It is also situated near the capital city of Sana’a which provides it with good road and rail connectivity. It is wedged in between the Aden and Hodeidah ports which have reduced traffic in Al Makha. Lowered revenue has forced several facilities to shut down. The port only operates a single pier with limited processing equipment. For this reason, most incoming ships must have onboard derricks, cranes etc. The port is not sheltered and faces poor weather conditions. Only daylight navigation is permitted due to these reasons. Additionally, the maximum draft is fixed at 26 feet, and this only allows smaller ships to entire the port.
7. Ras Isa Oil Terminal
The primary oil terminal of Aden, Ras Isa is a major port in Yemen. It is presently owned and managed by the Yemen Hunt Oil Group based out of Texas. Additional facilities and aid are provided by the Port and Marine Affairs Corporation (PMAC) that operates under the Yemeni government. They provide pilot facilities, tugs, and oil tanker assistance.
The Ras Isa Terminal is renowned for the Marib-Ras Isa Pipeline that runs between this port and the oil fields at Marib. As Ras Isa is a deep-sea port, it is ideal for large scale oil operations on the Red Sea coastline. A floating oil supertanker is berthed off the main port complex, and measures 351 meters in length and has a capacity of 405,000 tons. Since the port has a permissible sea depth of 35 meters, large supertankers can dock and discharge their cargo without needing additional transfer equipment.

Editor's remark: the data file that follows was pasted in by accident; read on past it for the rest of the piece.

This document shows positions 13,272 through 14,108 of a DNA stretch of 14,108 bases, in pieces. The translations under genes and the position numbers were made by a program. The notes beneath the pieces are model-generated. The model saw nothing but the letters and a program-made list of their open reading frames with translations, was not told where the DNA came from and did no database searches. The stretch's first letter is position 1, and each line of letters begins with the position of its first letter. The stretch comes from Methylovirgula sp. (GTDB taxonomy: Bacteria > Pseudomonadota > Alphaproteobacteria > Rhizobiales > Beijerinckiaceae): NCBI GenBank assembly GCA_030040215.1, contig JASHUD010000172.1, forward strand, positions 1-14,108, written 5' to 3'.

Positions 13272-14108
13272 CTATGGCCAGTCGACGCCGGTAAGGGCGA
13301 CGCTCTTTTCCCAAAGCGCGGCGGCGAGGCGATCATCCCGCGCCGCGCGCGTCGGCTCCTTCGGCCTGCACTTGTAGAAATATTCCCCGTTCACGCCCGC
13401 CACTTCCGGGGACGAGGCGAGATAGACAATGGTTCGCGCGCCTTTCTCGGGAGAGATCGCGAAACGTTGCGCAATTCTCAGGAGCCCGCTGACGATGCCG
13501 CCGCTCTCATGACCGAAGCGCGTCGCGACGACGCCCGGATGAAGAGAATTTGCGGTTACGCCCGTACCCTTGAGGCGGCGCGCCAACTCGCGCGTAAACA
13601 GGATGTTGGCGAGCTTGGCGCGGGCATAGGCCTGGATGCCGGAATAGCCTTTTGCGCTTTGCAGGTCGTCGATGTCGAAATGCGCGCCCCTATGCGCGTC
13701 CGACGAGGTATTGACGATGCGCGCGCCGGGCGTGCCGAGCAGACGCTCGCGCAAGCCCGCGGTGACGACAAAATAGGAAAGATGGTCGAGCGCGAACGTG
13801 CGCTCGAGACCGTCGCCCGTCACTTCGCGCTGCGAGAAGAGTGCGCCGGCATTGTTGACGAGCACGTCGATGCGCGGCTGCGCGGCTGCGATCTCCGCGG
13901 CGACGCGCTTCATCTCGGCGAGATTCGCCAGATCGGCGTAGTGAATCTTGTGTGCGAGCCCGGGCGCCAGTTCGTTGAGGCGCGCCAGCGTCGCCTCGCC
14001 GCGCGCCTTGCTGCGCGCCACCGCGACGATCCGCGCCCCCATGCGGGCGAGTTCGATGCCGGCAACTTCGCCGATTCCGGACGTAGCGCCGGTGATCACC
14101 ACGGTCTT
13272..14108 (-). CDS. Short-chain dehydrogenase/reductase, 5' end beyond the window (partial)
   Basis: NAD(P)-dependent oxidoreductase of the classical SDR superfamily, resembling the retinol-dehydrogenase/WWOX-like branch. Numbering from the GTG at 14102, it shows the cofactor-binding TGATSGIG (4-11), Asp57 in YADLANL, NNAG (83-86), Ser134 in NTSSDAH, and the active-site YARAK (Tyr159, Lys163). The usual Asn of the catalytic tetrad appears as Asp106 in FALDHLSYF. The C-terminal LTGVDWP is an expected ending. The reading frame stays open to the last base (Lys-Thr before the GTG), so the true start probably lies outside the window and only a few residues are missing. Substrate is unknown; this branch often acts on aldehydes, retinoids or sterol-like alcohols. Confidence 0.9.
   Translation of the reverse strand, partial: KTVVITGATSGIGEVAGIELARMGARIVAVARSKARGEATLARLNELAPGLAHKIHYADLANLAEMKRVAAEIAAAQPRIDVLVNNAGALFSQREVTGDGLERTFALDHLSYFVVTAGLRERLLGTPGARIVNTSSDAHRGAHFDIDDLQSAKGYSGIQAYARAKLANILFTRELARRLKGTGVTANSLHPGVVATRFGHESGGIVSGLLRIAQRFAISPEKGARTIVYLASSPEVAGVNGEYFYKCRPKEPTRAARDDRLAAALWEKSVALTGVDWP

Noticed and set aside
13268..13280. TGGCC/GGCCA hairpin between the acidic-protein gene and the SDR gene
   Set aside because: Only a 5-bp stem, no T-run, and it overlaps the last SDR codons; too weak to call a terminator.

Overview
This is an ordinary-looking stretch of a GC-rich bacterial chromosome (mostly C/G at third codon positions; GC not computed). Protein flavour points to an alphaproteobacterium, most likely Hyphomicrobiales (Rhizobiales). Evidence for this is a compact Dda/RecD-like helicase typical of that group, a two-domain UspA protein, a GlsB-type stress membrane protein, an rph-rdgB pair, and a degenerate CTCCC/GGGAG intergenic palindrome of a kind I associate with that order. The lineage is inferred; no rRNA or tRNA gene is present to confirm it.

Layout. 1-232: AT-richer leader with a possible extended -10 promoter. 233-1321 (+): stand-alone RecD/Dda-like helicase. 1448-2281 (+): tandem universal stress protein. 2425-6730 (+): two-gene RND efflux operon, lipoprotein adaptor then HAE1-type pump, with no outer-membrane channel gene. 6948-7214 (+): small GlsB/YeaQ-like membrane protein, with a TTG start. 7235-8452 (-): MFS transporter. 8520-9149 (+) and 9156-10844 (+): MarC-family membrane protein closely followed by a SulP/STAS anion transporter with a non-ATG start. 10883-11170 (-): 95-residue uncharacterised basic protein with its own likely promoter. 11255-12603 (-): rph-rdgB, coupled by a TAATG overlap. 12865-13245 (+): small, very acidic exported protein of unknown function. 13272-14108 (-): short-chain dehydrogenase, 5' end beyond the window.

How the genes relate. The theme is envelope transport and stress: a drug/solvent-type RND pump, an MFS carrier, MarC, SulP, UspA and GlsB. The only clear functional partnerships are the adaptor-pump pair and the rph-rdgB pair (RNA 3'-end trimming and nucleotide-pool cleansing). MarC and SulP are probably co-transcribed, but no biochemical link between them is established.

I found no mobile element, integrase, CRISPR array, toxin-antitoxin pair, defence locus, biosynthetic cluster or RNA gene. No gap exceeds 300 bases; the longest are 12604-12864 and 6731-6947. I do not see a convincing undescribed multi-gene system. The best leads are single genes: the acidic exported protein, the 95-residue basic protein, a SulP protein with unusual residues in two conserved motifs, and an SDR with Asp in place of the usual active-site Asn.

The Marib Oil Fields are also owned by the Hunt Oil Co. which has been working jointly with the port authorities at Ras Isa to supply oil to Yemen.
8. Ash Shihr Port and Oil Terminal
Ash Shihr Terminal is a small port in Yemen, on the Southern face of the Arabian Peninsula, and part of the Hadhramaut Governorate. The port primarily exports incense, fish, oil etc. that the surrounding region is famous for. The oil terminal is within the same premises as the port and is operated by the Masila Petroleum Exploration and Production Company known locally as Petro Masila.
The offshore terminal has 2 Single Point Mooring Systems (SPMs) that are jointly operated by Nexen Incorporated, which was the erstwhile Canadian Occidental Petroleum and Petro Masila. The primary source of oil for the Ash Shihr terminal is the Masila oil fields. Masila is the single largest oil field in Yemen, and supplies to several minor oil terminals as well. Ash Shihr is built to handle tankers with a capacity ranging between 80,000 DWT to 400,000 DWT.